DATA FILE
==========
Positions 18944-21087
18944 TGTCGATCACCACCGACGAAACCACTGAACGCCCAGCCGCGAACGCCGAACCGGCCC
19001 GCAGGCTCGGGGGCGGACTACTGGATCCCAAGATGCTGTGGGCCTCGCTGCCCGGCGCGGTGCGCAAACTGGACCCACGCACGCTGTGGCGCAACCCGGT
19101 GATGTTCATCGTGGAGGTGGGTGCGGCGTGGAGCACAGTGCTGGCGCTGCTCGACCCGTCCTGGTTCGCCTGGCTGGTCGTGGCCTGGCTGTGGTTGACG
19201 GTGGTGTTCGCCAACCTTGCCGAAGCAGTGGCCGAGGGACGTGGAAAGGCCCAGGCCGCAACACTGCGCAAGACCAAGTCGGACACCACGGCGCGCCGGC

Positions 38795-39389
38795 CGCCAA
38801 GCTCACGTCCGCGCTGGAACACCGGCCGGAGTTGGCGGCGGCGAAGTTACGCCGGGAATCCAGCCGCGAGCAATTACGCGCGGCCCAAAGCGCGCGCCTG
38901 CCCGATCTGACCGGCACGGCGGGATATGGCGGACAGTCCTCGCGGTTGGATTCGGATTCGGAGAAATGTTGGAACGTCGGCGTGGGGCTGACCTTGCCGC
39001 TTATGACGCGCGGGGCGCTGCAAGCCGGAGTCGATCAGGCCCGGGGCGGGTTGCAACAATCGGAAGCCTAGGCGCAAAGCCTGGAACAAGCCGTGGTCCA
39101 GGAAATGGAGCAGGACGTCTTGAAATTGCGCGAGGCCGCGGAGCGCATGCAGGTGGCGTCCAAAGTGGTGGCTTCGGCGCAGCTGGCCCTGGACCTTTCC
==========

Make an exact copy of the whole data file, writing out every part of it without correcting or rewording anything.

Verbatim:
Positions 18944-21087
18944 TGTCGATCACCACCGACGAAACCACTGAACGCCCAGCCGCGAACGCCGAACCGGCCC
19001 GCAGGCTCGGGGGCGGACTACTGGATCCCAAGATGCTGTGGGCCTCGCTGCCCGGCGCGGTGCGCAAACTGGACCCACGCACGCTGTGGCGCAACCCGGT
19101 GATGTTCATCGTGGAGGTGGGTGCGGCGTGGAGCACAGTGCTGGCGCTGCTCGACCCGTCCTGGTTCGCCTGGCTGGTCGTGGCCTGGCTGTGGTTGACG
19201 GTGGTGTTCGCCAACCTTGCCGAAGCAGTGGCCGAGGGACGTGGAAAGGCCCAGGCCGCAACACTGCGCAAGACCAAGTCGGACACCACGGCGCGCCGGC

Positions 38795-39389
38795 CGCCAA
38801 GCTCACGTCCGCGCTGGAACACCGGCCGGAGTTGGCGGCGGCGAAGTTACGCCGGGAATCCAGCCGCGAGCAATTACGCGCGGCCCAAAGCGCGCGCCTG
38901 CCCGATCTGACCGGCACGGCGGGATATGGCGGACAGTCCTCGCGGTTGGATTCGGATTCGGAGAAATGTTGGAACGTCGGCGTGGGGCTGACCTTGCCGC
39001 TTATGACGCGCGGGGCGCTGCAAGCCGGAGTCGATCAGGCCCGGGGCGGGTTGCAACAATCGGAAGCCTAGGCGCAAAGCCTGGAACAAGCCGTGGTCCA
39101 GGAAATGGAGCAGGACGTCTTGAAATTGCGCGAGGCCGCGGAGCGCATGCAGGTGGCGTCCAAAGTGGTGGCTTCGGCGCAGCTGGCCCTGGACCTTTCC